Zhang shares that interest; she has worked with the Minkwon Center for Community Action and the Woori Center, both nonprofit organizations that help provide immigration access to Koreans looking to travel to the U.S.. She hopes her DocuLab experience will help her continue to facilitate communities for Asian Americans, including on campus at the Pan Asian Resource Center.
Though Kaunang and Zhang are working with Um and Yoo-Kim remotely, the team has met in-person at the Impact Summit and the Tribeca Film Festival in June, where Liquor Store Dreams premiered. They hope to further the involvement of AAPI community members in the filmmaking industry through their impact campaign and promotion of the film.
Mai American - Director: Kevin Truong, Student Fellows: Jalen Martin ‘23 & Naren Roy ‘23
Rising seniors Martin and Roy are working on the impact campaign for Mai American, a film that explores director Kevin Truong’s own experiences as a queer Vietnamese American in a migrant refugee family of the Pacific Northwest following the war in Vietnam.
“This personal film parallels the experiences of many others coming out of the war in Vietnam and can speak to how narratives about the war are told and preserved, and who does the telling,” Roy said. “Moreover, it is a powerful catalyst for simply allowing other AAPI immigrant kids in the U.S. to process the challenges they may experience, including queer identity or intergenerationally-shared trauma.”
By connecting with nonprofits and community partners, particularly in Philadelphia and in Portland, OR, where Truong is based, Martin and Roy are promoting Mai American. Both students are also involved in researching funding, distribution, and screening opportunities, looking to expand the network of Truong’s film.
“We focus on making connections with relevant organizations, planning screening events, and finding ways to build communities in online and in-person spaces through the film and its themes of family, immigration, queerness, and history,” Martin said.
Martin was drawn to the DocuLab program by a desire to learn more about what happens beyond the camera in filmmaking. Having worked for Haverford’s Office of Communications and taken classes related to film production, he was interested to see how his storytelling skills could help amplify underrepresented voices.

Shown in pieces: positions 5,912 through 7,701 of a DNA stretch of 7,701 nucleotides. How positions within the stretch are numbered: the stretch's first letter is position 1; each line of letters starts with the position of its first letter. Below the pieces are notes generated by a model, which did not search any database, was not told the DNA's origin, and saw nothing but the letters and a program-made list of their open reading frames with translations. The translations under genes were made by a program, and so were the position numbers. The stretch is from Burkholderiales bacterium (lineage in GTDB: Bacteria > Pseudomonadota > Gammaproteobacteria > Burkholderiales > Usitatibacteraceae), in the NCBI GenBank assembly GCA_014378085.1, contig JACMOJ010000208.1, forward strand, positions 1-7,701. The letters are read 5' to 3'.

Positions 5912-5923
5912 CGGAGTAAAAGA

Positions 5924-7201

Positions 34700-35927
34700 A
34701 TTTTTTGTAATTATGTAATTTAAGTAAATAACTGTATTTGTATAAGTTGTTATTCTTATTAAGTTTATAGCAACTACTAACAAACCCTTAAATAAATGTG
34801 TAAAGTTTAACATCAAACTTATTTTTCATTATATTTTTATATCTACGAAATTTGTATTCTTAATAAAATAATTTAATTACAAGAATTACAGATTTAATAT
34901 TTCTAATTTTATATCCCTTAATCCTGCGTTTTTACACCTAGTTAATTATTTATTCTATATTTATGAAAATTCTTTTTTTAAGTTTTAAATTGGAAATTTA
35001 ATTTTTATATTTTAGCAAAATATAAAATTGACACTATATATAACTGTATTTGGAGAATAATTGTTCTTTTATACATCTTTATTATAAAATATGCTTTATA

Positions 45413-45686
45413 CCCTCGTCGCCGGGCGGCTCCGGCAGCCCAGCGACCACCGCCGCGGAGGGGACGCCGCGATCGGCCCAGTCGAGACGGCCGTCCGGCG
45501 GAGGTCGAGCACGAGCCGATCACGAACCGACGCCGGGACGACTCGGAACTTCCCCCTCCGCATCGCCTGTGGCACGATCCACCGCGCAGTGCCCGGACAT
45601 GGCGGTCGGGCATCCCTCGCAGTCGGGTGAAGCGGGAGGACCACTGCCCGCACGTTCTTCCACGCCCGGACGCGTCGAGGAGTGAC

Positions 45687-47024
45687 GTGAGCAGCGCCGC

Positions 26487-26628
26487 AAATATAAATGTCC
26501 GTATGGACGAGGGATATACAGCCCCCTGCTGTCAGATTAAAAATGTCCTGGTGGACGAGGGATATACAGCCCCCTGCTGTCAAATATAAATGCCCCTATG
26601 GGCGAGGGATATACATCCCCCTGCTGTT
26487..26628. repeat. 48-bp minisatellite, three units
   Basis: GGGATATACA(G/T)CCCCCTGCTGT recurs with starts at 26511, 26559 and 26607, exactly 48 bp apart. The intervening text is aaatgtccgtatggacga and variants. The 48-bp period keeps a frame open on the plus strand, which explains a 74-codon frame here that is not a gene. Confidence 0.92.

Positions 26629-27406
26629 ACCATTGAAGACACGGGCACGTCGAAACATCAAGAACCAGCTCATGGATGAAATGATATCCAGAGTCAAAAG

“This year’s rendition of DocuLab called for those with skills outside of solely filmmaking, so I was excited to see how website design, writing, community organizing, social media marketing, activism, communications, and other skills could contribute to a successful film and impact campaign,” he said. “So far I’ve learned there’s a lot of space for creative collaboration even outside of the filmmaking process.”
As a social anthropology major, Roy has found working on the impact team for Mai American has provided him with an opportunity to study power systems, migration, and human rights, while contributing to a larger work.
Though their internship and communication with Truong is primarily remote, the pair attended an in-person Impact Summit, where they had the opportunity to meet with their impact mentor, Bhawin Suchak, a filmmaker focused on empowering underrepresented groups and youth in media.
“He has a lot of experience in filmmaking and producing, and he has offered a lot of insight and wisdom in ways we should approach the campaign,” Martin said. He and Roy additionally met with representatives from various nonprofit organizations whose work is closely related to the film, such as the Vietnamese Boat People Project, who seek to raise awareness surrounding the Vietnam War refugees.
Both students additionally praised the wisdom and experience of both Truong and Ariel Goodman, the lead impact producer, as both have provided a wealth of mentorship regarding storytelling and communicating.